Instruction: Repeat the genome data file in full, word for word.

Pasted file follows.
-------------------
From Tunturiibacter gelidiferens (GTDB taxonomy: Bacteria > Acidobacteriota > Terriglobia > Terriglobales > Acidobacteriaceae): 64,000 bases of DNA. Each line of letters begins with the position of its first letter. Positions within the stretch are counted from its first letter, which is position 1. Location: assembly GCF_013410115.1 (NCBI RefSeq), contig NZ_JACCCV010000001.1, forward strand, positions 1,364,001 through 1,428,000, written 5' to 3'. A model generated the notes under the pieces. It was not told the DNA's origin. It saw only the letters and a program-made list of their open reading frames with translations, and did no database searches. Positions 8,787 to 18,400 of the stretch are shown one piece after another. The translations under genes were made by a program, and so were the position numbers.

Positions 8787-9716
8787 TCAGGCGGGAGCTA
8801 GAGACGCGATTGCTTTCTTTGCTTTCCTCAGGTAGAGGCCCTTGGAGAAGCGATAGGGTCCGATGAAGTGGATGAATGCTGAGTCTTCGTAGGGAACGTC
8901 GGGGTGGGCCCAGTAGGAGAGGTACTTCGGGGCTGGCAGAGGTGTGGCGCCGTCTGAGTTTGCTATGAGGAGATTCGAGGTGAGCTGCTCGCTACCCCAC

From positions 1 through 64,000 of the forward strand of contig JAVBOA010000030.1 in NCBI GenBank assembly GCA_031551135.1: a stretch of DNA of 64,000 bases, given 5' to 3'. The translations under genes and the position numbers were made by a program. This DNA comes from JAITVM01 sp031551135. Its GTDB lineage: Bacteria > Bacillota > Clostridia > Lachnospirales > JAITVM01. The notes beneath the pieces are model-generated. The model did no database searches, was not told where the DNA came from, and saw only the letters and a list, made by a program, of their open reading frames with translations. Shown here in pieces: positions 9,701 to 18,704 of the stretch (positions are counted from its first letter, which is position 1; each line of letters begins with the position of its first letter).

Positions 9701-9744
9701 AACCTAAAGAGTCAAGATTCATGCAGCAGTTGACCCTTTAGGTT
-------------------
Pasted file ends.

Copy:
From Tunturiibacter gelidiferens (GTDB taxonomy: Bacteria > Acidobacteriota > Terriglobia > Terriglobales > Acidobacteriaceae): 64,000 bases of DNA. Each line of letters begins with the position of its first letter. Positions within the stretch are counted from its first letter, which is position 1. Location: assembly GCF_013410115.1 (NCBI RefSeq), contig NZ_JACCCV010000001.1, forward strand, positions 1,364,001 through 1,428,000, written 5' to 3'. A model generated the notes under the pieces. It was not told the DNA's origin. It saw only the letters and a program-made list of their open reading frames with translations, and did no database searches. Positions 8,787 to 18,400 of the stretch are shown one piece after another. The translations under genes were made by a program, and so were the position numbers.

Positions 8787-9716
8787 TCAGGCGGGAGCTA
8801 GAGACGCGATTGCTTTCTTTGCTTTCCTCAGGTAGAGGCCCTTGGAGAAGCGATAGGGTCCGATGAAGTGGATGAATGCTGAGTCTTCGTAGGGAACGTC
8901 GGGGTGGGCCCAGTAGGAGAGGTACTTCGGGGCTGGCAGAGGTGTGGCGCCGTCTGAGTTTGCTATGAGGAGATTCGAGGTGAGCTGCTCGCTACCCCAC

From positions 1 through 64,000 of the forward strand of contig JAVBOA010000030.1 in NCBI GenBank assembly GCA_031551135.1: a stretch of DNA of 64,000 bases, given 5' to 3'. The translations under genes and the position numbers were made by a program. This DNA comes from JAITVM01 sp031551135. Its GTDB lineage: Bacteria > Bacillota > Clostridia > Lachnospirales > JAITVM01. The notes beneath the pieces are model-generated. The model did no database searches, was not told where the DNA came from, and saw only the letters and a list, made by a program, of their open reading frames with translations. Shown here in pieces: positions 9,701 to 18,704 of the stretch (positions are counted from its first letter, which is position 1; each line of letters begins with the position of its first letter).

Positions 9701-9744
9701 AACCTAAAGAGTCAAGATTCATGCAGCAGTTGACCCTTTAGGTT